PIERCE v. STATEAnnotate this Case
PIERCE v. STATE
1955 OK CR 1
278 P.2d 852
Case Number: A-12080
Oklahoma Court of Criminal Appeals
Appeal from the County Court, Carter County, Harley E. Venters, J.
Goins & Smith, Ardmore, for plaintiff in error.
Mac Q. Williamson, Atty. Gen., Sam H. Lattimore, Asst. Atty. Gen., for defendant in error.
¶1 The defendant, Robert Pierce, was charged in the County Court of Carter County with the unlawful possession of intoxicating liquor, was tried, convicted and sentenced to pay a fine of $50 and to serve a term of 30 days in the county jail.
¶2 Only two witnesses testified in the trial, James Woodley, a deputy sheriff, for the State, and the defendant in his own behalf.
¶3 Woodley testified that on July 29, 1953, armed with a search warrant, he made a search of the home of defendant near Healdton and found in the upper compartment of the refrigerator in the place known as the deep freeze, two pints of whiskey, two one-half pints of whiskey and four half pints of gin; that the bottles of liquor were frozen in the ice box and were covered with a layer of ice and had to be pried loose with a butcher knife.
¶4 Defendant testified that he was not in the whiskey business and had never sold intoxicating liquor; that he had an arrested case of tuberculosis and the doctor had advised him to drink intoxicating liquor mixed with honey, and that the intoxicating liquor which was found had been in his ice box for over a month and was for his own personal use.
¶5 During the testimony of the officer, the search warrant was identified and over the objection of defendant was admitted in evidence as a part of the State's case and the admission of this evidence is assigned as error.
¶6 In Seay v. State, 93 Okl.Cr. 372, 228 P.2d 665, it was held:
"It is reversible error for the court to permit the state to introduce the search warrant as primary evidence where the recitals of such warrant are with reference to the essence of the offense charged."
¶7 See also Rousek v. State, 93 Okl.Cr. 366, 228 P.2d 668, and Robbins v. State, 93 Okl.Cr. 363, 228 P.2d 663. In the instant case the only issue for the determination of the jury was the question of the intent with which the liquors were possessed. The search warrant which was admitted in evidence set out that one Enoch Watterson had made proof by affidavit that Robert Pierce had the possession of certain intoxicating liquors for the purpose of sale at certain described premises in Carter County and among other things it recited that the said Watterson had sworn that the premises were a place of public resort; that persons frequented the premises at all hours of the day and night; that persons had been seen to come from said premises in an intoxicated condition and that said premises bore the reputation of being a place where intoxicating liquors might be purchased; that lawful search had been theretofore made of said premises while they were under control of defendant and intoxicating liquor was found etc. These statements in the warrant certainly were prejudicial to the accused. Probably the affidavit used to secure the warrant was on a printed form with all the various allegations printed thereon, but to read to the jury the contents of a warrant making the above recitations would certainly cause them to believe that the accused was engaged in the whiskey business in violation of the law.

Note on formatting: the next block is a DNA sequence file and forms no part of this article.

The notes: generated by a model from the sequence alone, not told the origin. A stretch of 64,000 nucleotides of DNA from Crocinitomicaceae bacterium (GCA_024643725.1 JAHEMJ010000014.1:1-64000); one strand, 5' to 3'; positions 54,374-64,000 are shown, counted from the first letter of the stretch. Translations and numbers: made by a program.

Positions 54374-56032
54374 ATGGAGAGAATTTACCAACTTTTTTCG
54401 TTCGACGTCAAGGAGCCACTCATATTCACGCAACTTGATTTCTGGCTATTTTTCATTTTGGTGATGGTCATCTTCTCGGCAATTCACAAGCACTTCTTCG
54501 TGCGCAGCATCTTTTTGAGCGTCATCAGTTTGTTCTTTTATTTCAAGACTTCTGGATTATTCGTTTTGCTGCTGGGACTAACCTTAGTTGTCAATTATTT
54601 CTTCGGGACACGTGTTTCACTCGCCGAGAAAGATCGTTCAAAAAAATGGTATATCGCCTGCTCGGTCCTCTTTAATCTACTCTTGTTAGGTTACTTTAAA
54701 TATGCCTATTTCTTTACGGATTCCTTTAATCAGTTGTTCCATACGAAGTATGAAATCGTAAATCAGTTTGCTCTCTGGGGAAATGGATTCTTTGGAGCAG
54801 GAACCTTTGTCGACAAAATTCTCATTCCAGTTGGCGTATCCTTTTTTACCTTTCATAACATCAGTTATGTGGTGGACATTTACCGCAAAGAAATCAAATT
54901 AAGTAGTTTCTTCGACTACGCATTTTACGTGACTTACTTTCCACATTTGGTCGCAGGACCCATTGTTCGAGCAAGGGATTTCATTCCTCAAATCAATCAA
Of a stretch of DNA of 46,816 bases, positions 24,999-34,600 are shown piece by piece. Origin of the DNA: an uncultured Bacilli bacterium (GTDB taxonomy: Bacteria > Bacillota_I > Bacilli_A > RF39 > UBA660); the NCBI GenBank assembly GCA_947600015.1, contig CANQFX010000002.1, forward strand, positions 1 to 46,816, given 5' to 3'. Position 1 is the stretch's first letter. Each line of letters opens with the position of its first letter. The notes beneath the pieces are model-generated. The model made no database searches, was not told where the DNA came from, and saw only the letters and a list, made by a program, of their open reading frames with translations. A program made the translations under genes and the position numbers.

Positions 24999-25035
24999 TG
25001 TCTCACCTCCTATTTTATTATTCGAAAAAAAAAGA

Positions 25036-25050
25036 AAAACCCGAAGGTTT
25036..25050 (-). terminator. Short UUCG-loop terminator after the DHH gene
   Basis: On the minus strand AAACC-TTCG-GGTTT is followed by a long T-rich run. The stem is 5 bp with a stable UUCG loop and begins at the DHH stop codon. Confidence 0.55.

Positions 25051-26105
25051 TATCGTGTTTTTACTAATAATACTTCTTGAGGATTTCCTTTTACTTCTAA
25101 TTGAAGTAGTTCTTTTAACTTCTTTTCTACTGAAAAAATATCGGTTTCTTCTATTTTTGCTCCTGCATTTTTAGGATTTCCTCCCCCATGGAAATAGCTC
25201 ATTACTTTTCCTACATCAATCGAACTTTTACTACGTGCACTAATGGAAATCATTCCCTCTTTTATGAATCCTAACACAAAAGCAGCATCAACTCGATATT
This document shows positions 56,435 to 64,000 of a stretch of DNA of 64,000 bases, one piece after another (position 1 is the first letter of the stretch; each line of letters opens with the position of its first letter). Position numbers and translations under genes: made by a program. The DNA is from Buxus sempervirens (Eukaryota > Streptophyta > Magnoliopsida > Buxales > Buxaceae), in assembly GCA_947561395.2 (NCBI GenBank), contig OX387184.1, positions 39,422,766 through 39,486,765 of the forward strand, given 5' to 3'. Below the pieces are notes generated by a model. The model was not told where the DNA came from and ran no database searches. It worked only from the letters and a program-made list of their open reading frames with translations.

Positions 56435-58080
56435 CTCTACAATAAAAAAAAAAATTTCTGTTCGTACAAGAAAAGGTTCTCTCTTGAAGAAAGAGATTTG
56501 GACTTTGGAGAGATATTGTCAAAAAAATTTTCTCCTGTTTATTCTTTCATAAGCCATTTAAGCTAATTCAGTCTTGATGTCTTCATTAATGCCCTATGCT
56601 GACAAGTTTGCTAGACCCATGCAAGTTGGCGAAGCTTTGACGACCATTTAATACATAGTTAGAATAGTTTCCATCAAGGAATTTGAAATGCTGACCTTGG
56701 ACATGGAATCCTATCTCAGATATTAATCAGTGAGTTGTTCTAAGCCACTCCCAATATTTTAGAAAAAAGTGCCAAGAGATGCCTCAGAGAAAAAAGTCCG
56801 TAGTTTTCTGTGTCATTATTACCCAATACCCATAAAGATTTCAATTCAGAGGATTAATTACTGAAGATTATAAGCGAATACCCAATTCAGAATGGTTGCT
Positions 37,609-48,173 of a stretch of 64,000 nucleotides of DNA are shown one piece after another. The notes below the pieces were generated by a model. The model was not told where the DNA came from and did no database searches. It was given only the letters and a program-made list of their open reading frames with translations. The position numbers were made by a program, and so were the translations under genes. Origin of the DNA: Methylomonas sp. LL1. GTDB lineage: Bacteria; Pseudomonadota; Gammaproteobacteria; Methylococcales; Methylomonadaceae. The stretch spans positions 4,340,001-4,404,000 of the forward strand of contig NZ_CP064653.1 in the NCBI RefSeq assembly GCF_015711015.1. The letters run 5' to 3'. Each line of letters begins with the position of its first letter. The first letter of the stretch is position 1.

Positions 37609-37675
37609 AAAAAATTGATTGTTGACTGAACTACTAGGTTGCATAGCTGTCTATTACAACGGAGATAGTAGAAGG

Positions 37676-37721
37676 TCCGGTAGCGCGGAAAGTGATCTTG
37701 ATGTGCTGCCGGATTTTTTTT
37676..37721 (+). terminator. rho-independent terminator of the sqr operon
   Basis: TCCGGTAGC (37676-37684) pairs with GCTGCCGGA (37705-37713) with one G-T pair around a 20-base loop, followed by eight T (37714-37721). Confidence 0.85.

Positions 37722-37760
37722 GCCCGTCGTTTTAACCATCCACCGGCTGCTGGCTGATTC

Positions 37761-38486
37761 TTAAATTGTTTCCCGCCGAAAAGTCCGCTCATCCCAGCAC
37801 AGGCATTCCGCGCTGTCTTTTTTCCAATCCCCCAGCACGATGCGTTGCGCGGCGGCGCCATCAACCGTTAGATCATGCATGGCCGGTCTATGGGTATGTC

¶8 It is further contended that the court erred in overruling the motion to suppress evidence for the reason that the search was made of the home of defendant. This contention may not be sustained as it is provided by statute that a private residence may be searched under a warrant where such residence is being used as a place for storage of intoxicating liquors or is a place of public resort. 37 O.S. 1951 § 88 [37-88]. The affidavit for the warrant is not incorporated into the record other than being typed into the warrant. If counsel wished to attack the sufficiency of the affidavit, it should have been incorporated into the record. If the allegations of the affidavit were in the same language as those set forth in the warrant, then they were sufficient to show that the home of defendant was being used as a place of storage for intoxicating liquors and was also a place of public resort which would have formed a sufficient basis for the issuance of the search warrant for the residence of accused.
¶9 Since it is apparent that this case will have to be reversed on account of the erroneous admission of the warrant in evidence, we suggest that if the case is retried, the trial court should give an instruction on defendant's theory of the case, towit: that the possession of intoxicating liquor for one's own personal use is not a violation of the law. Crosby v. State, Okl.Cr., 257 P.2d 847; Thomas v. State, 70 Okl.Cr. 404, 106 P.2d 836; King v. State, 81 Okl.Cr. 278, 163 P.2d 248. No such instruction was given in this case and none was requested. No assignment of error based on this omission was made. But to insure a fair trial and the affirmance of the judgment in case of a conviction, such an instruction should be given upon another trial.
¶10 The judgment and sentence of the County Court of Carter County is reversed and the case remanded for new trial.
POWELL, P.J., and BRETT, J., concur.